Keep reading below for more of the history, and some discussion.
In spite of a history of exclusion, black Americans are the group that view unions most favorably, according to Pew research:
Across demographic groups, there are wide differences in overall favorability ratings of labor unions. Among blacks, who are more likely than other racial and ethnic groups to be union members, 60% hold a favorable view of unions; by comparison, 49% of Hispanics and 45% of whites view unions favorably.
Black Americans also have the highest rate of union membership
Among major race and ethnicity groups, black workers had a higher union membership rate in 2014 (13.2 percent) than workers who were white (10.8 percent), Asian (10.4 percent), or Hispanic (9.2 percent).
Black workers have fought to organize, even in the face of racism. When not allowed in white unions, they organized their own.
Let's examine that history.
W.E.B. Du Bois
In March 1918, black scholar and activist W.E.B. DuBois
wrote The Black Man and the Unions
I am among the few colored men who have tried conscientiously to bring about understanding and co-operation between American Negroes and the Labor Unions. I have sought to look upon the Sons of Freedom as simply a part of the great mass of the earth’s Disinherited, and to realize that the world movements which have lifted the lowly in the past are opening the gates of opportunity to them today are now of equal value for all men, white and black, then and now.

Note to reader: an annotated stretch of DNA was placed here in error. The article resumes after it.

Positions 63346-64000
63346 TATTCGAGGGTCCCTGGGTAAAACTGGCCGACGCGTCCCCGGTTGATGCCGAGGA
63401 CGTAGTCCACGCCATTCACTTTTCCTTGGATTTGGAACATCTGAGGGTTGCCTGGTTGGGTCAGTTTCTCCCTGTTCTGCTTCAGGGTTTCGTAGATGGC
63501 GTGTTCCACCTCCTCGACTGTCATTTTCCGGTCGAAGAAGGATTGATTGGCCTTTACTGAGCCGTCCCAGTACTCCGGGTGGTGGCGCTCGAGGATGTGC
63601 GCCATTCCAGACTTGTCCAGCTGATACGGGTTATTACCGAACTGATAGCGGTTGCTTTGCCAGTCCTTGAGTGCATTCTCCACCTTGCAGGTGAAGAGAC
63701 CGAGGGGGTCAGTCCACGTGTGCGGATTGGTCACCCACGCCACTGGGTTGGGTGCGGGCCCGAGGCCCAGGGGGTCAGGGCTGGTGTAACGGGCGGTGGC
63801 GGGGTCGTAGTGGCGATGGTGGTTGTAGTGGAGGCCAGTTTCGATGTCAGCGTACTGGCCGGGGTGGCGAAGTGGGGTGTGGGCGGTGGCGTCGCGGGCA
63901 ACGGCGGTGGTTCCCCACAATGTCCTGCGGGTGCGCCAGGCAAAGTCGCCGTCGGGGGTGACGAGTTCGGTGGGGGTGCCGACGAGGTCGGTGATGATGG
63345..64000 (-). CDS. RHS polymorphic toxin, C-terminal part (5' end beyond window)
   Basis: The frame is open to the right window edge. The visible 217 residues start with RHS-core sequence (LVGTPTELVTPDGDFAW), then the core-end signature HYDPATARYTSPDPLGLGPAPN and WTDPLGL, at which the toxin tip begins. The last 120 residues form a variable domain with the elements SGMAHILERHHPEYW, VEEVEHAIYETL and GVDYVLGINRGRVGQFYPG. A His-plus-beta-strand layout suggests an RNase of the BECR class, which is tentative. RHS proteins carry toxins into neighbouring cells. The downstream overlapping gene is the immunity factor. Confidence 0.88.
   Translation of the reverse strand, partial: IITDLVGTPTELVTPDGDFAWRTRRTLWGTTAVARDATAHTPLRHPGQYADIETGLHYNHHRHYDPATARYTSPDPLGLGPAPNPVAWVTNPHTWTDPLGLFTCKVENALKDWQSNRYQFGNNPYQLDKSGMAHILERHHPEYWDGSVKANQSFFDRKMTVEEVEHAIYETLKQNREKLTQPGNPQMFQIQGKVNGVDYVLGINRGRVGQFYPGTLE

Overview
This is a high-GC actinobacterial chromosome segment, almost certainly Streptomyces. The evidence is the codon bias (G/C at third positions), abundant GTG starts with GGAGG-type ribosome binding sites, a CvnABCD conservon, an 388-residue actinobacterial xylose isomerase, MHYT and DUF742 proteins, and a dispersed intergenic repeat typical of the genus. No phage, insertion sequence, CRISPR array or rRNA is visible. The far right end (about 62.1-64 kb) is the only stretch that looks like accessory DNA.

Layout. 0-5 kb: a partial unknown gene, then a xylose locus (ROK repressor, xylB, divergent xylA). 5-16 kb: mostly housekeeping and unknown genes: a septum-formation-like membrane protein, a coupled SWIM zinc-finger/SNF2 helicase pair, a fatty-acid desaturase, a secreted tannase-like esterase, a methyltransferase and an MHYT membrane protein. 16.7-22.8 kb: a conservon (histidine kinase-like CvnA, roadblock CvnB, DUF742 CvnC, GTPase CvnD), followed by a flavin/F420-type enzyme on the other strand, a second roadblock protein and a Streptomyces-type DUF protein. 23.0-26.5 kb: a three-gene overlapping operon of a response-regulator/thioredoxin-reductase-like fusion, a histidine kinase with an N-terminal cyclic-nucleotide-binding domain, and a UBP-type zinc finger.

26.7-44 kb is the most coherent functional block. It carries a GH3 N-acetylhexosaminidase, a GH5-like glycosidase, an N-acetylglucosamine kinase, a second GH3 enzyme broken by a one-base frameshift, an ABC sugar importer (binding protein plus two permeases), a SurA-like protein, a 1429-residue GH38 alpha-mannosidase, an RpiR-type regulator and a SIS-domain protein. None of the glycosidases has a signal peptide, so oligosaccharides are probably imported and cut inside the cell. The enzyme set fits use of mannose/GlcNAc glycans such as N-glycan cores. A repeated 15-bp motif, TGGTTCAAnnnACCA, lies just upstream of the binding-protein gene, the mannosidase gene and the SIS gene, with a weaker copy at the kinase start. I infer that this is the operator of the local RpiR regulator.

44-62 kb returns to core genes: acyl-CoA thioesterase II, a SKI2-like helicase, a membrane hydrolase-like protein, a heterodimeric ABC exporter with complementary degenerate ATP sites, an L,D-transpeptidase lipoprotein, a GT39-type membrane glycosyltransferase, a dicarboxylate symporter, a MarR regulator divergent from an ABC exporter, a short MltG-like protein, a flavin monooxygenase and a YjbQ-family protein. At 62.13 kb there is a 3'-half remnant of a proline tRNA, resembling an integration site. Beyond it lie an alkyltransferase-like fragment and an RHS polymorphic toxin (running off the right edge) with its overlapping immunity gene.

I carry on the title page, for instance, of this magazine the Union label, and yet I know, and everyone of my Negro readers knows, that the very fact that this label is there is an advertisement that no Negro’s hand is engaged in the printing of this magazine, since the International Typographical Union systematically and deliberately excludes every Negro that it dares from membership, not matter what his qualifications.